How to Light a Football Player
Firstly, I want to thank those that sent over emails or messaged me on FB and Twitter about the new ASU campaign. It was a ton of fun to produce, and when my readers enjoy the shots, it is icing on the cake.
As happens a lot, many of the emails had the age old question, “how did you light it?” buried in there somewhere (often thinly veiled as an “oh, BTW”). So today I thought I would take a bit of time to talk about that, some lighting theory and show some RAW files from that and other shoots because I think this sort of thing needs to happen more often.
To be honest, this idea has been in the making for some time now. I have had the good fortune of meeting with quite a few agencies lately and have begun to see two very distinct approaches to photography emerging. The first approach contains a lot of lighting and a technical appreciation of what a purist would consider painting with light. The second one concerns me, it is an approach that more or less says flat light everything and …. (my most despised line) “fix it in post.”
I enjoy the approach of fixing things in post as much as I love listening to heavily auto-tuned music. Then again, for me auto-tune might make my singing voice a bit more angelic, but I digress…
Today I want to talk about a return to lighting because our clients deserve it, our medium deserves it, and we deserve it. Now there will always be things that can’t be done in camera, perhaps due to a location that makes it impossible to travel the subject to, or an action that endangers the subject or crew, and for this there will always be comping, and for those reasons there is nothing wrong with that approach.
So let’s talk about lighting, specifically for mood.
The first place that I went to develop my approach towards lighting theory was not a photo book, but rather my psychology courses in college. It was a common theme that as humans we feel comfortable when we know what is around or in front of us. A quick Shark Week analogy… I went for a swim last Saturday during the day. It was at my neighbor’s house, the pool was clear, I knew what existed because I could see it. Now put me in that same pool at night and we have a different situation. Even though all logic tells me, “Blair, you are in a pool,” I still am 99% sure that Megalodon has come back from extinction and will be remaking the beginning of Jaws with me any second.
Sharks aside, lighting is much the same way. The eye finds discomfort and intimidation in the unknown, and the unknown is where the light is not. The approach to making a subject intimidating should not be a mass of lights cranked to 11, but a single focus of direction where one light dominates and the remaining support the fear. An example of this that I shot a while back is this portrait of a football player.
As I promised in the beginning, here is the RAW image from the shot to show where we take it on set before it goes into good ole Photoshop.
And the lighting scheme: (notice that the powers of the support lights never go above the singular direction of the key, if we broke that rule, the eye would become comfortable)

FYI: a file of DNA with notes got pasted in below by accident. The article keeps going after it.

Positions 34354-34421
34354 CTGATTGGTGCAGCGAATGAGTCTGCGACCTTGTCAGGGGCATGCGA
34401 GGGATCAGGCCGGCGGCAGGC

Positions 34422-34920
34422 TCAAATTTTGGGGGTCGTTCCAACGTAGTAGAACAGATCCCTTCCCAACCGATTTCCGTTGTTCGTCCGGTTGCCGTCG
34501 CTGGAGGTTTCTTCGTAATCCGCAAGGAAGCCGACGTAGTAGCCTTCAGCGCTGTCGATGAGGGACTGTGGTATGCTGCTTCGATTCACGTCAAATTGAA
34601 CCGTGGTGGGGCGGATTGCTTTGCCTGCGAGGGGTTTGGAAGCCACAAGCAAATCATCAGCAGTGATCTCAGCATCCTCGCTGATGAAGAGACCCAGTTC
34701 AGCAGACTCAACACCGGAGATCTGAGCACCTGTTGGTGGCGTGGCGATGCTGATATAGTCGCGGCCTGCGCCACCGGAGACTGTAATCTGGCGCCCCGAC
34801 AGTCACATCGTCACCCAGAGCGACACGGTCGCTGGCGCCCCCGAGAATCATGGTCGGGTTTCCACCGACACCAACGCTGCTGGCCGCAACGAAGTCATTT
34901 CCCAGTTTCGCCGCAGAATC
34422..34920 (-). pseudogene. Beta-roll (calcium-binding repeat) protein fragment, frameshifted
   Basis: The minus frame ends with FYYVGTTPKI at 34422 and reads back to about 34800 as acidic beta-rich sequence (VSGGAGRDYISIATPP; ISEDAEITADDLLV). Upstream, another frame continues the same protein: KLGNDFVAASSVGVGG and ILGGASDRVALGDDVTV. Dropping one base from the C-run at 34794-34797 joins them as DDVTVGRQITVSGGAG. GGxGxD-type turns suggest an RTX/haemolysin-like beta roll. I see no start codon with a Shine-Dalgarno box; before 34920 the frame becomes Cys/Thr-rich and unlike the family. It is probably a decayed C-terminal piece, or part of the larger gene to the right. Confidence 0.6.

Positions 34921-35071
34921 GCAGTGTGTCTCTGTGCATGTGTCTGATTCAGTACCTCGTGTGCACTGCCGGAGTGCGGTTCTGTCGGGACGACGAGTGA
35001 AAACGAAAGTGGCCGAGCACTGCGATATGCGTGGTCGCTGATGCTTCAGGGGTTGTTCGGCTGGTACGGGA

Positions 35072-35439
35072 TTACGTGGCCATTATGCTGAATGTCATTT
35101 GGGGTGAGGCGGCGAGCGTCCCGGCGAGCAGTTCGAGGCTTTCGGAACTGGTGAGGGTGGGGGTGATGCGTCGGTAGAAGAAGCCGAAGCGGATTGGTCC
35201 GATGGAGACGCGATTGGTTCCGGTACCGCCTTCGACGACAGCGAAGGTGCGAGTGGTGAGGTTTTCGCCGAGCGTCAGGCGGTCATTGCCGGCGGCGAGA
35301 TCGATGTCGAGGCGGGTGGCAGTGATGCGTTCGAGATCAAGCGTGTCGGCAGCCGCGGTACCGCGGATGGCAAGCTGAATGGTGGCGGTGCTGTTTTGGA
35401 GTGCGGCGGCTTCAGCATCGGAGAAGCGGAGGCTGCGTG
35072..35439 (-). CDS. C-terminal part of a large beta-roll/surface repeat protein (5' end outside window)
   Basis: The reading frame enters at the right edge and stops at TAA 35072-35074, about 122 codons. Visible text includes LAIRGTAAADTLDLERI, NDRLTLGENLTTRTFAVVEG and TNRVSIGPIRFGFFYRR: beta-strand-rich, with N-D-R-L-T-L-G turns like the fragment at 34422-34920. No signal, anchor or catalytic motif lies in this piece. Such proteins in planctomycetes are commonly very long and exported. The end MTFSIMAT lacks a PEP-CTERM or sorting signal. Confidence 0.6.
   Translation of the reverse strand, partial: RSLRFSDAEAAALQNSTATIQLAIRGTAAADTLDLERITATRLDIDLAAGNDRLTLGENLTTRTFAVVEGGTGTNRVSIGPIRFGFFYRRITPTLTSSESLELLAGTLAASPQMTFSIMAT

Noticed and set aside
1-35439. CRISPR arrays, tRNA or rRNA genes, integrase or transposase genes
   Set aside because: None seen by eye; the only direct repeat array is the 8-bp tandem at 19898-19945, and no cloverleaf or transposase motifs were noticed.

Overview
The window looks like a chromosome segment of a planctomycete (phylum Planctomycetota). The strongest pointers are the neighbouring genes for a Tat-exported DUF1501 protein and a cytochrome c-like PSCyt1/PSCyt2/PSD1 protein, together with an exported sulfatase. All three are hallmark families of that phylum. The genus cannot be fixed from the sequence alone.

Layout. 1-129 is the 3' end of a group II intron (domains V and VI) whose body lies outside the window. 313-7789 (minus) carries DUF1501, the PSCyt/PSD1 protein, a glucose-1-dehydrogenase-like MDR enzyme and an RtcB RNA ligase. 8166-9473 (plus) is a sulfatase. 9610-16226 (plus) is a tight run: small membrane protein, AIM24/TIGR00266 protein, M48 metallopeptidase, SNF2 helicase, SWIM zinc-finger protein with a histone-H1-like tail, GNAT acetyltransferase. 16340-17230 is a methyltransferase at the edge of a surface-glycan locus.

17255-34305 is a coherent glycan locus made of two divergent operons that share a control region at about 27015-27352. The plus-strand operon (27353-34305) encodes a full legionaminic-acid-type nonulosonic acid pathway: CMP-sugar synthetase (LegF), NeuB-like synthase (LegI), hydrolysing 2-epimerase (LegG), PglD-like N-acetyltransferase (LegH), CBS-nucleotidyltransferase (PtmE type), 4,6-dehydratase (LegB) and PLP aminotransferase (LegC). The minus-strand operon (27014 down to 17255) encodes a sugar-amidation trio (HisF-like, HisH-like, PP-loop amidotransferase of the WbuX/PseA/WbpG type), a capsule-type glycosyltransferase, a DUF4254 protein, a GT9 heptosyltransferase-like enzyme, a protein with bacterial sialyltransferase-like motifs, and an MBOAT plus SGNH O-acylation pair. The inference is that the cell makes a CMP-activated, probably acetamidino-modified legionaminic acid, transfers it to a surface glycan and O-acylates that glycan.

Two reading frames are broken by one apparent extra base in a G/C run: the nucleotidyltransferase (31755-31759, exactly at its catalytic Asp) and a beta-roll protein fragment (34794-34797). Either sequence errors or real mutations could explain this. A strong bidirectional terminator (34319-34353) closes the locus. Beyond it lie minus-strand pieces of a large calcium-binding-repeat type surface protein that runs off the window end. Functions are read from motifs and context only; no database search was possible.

On the most recent shoot we approached things with the same idea, but incorporated action, so the singular direction source had to be broadened, but still contained. There are many people that approach lighting or even teach the one light approach, which I enjoy for it’s simplicity. However, if I may add an addendum; I think that it should be more of a single direction source approach (doesn’t roll off the tongue as smoothly). Remember, as photographers, we are telling a story, not just telling our viewer that our subject exists.
The final with smoke and plate:
The RAW test before smoke. This shot is actually a prep shot for the main image that involved smoke from a machine (camera left), but shows lining of subject and a disregard for any details that I don’t want my viewers to see:
Believe it or not, one of the most important parts of lighting is the camera, and your knowledge of it. To best light a subject where you want to play dangersouly with shadows, you have to know and trust the sensor that lies at the heart of your camera. I was shooting on a Nikon D3x which lets me shoot more contrast out of camera with the safety that my shadows will exist when I open the file. I only know how far I can stretch the contrast ratio with my camera from practice. There will always be those that measure the heck out of a camera and it’s sensor, but to push one on set with a job on the line is an act of trust in the equipment you are using.
As with the need for consistent sensor performance is the need for consistent lights. For campaigns, I trust Profoto 8’s with my livelihood. The power is always sufficient to close down and delivery is quick enough to avoid blur. From there the rest comes down to build, reliability and standards that make it easy for me to tell an assistant what is needed, even when they speak a different language.
With an approach to technical lighting, and equipment that can deliver you will actually become more financially efficient. In what might take you five minutes on set to put up a light, you will save yourself hours if not days in post trying to create a texture that doesn’t exist because the photo wasn’t lit correctly. As photographers, we should crave perfection and do everything in our ability to create it. These are details that your clients deserve, and that will make you proud of your work.